I had the chance to take in the Bob Ufer Quarterback Club dinner last night at Barton Hills.  The highlight of the evening was the speech by 1964 captain Jim Conley, who gave a passionate speech in receiving the 2011 Bennie Oosterbaan Award for service, dedication and leadership.

Ever the captain, Conley thanked his teammates for the award and added, “it’s on behalf of them that I accept it.”   He also thanked the the Ufer Club for honoring him while he’s still alive noting, “Red Simmons got this award at 99.  I don’t think I’ll see 99 [laughs].”

He was about to step down from the podium, but grabbed the mic back from MC Jim Brandstatter, held up the plaque and added this:

Conley: “I just want to say one more thing…I will not trade this for a tattoo”

Per Bruce Madej of U-M Media Relations:

Bill Yearby died on Dec. 20th after a long illness.  His funeral is tomorrow Weds. Dec. 29 at 9 a.m. at the James H. Coles Funeral Home o at 2624 W. Grand Blvd., Detroit, Michigan  48202. 

Bill Yearby, an All-American defensive tackle for the University of Michigan Wolverines football team from 1963-1965, died on Dec. 20th after a long illness. Yearby attended Detroit’s Eastern High School, where he was the Class A state champion in the shot put in 1962 and All-State in football. He was an All-American at defensive tackle for U-M in both 1964 and 1965 and was named the Wolverines’ Most Valuable Player in 1965.Bump Elliott’s 1964 team won the Big Ten Conference and played in the Rose Bowl. Yearby was a first round draft choice of the New York Jets.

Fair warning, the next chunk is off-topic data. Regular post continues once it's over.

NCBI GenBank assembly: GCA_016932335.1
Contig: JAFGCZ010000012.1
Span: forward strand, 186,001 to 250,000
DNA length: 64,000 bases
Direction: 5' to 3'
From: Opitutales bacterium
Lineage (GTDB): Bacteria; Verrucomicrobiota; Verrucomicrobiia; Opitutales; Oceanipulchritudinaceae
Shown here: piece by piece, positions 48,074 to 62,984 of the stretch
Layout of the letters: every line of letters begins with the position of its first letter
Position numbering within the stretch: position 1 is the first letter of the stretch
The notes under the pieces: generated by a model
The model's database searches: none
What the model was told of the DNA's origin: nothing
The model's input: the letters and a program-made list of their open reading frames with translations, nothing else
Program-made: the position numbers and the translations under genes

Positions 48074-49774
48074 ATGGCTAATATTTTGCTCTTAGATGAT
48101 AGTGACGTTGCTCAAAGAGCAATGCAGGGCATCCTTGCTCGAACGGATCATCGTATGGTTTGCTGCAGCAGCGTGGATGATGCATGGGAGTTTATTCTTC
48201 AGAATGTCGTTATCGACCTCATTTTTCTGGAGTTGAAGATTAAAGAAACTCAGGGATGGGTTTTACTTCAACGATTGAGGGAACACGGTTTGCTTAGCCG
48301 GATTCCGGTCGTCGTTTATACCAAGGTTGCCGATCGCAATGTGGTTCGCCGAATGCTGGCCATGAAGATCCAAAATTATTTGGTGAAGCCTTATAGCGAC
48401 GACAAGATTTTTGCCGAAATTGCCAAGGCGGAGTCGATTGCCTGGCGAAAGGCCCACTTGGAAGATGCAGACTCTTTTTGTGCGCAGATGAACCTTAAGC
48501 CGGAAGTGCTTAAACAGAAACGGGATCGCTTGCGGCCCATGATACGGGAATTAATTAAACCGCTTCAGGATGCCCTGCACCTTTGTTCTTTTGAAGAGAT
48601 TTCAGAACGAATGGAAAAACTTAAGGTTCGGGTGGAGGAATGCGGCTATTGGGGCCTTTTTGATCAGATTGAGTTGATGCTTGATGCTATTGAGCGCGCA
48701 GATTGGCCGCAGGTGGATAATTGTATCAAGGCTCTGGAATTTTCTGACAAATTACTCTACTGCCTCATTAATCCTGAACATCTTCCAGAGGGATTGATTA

I chatted with Jim Conley, captain of the ‘64 squad and ‘65 Rose Bowl champions who shared the following statement on Yearby:

Bill Yearby was a remarkable man.  As a 2 time all American, we all know he could play football.  But, as a teammate, you could never ask for a better leader.  Bill wasn’t vocal.  He led by example.  He was dedicated to the team and his teammates. 

At a time when campuses all over America were in turmoil, Bill provided a calming grace. His demeanor was that of a lamb, and his heart was that of a lion or should I say wolverine.  By the way Bill played, he set the tone for all who played around him.  As Captain, I could count on Bill to have  my back at every turn.  On the campus or on the field, Bill was the best friend you could have.

Late in life he faced a lot of adversity.  Through it all, he didn’t complain nor did he quit. In the end it was that big powerful heart that finally let him down.  We will miss Bill and hopefully he is in a better place.  In 1968, Ron Johnson became the first black captain of the Wolverines.  Bill, his teammates and coaches, paved the way for this event. 

In 1964, we all new that on the playing field, Bill was always in charge.  Go Blue!


Bentley page on Yearby.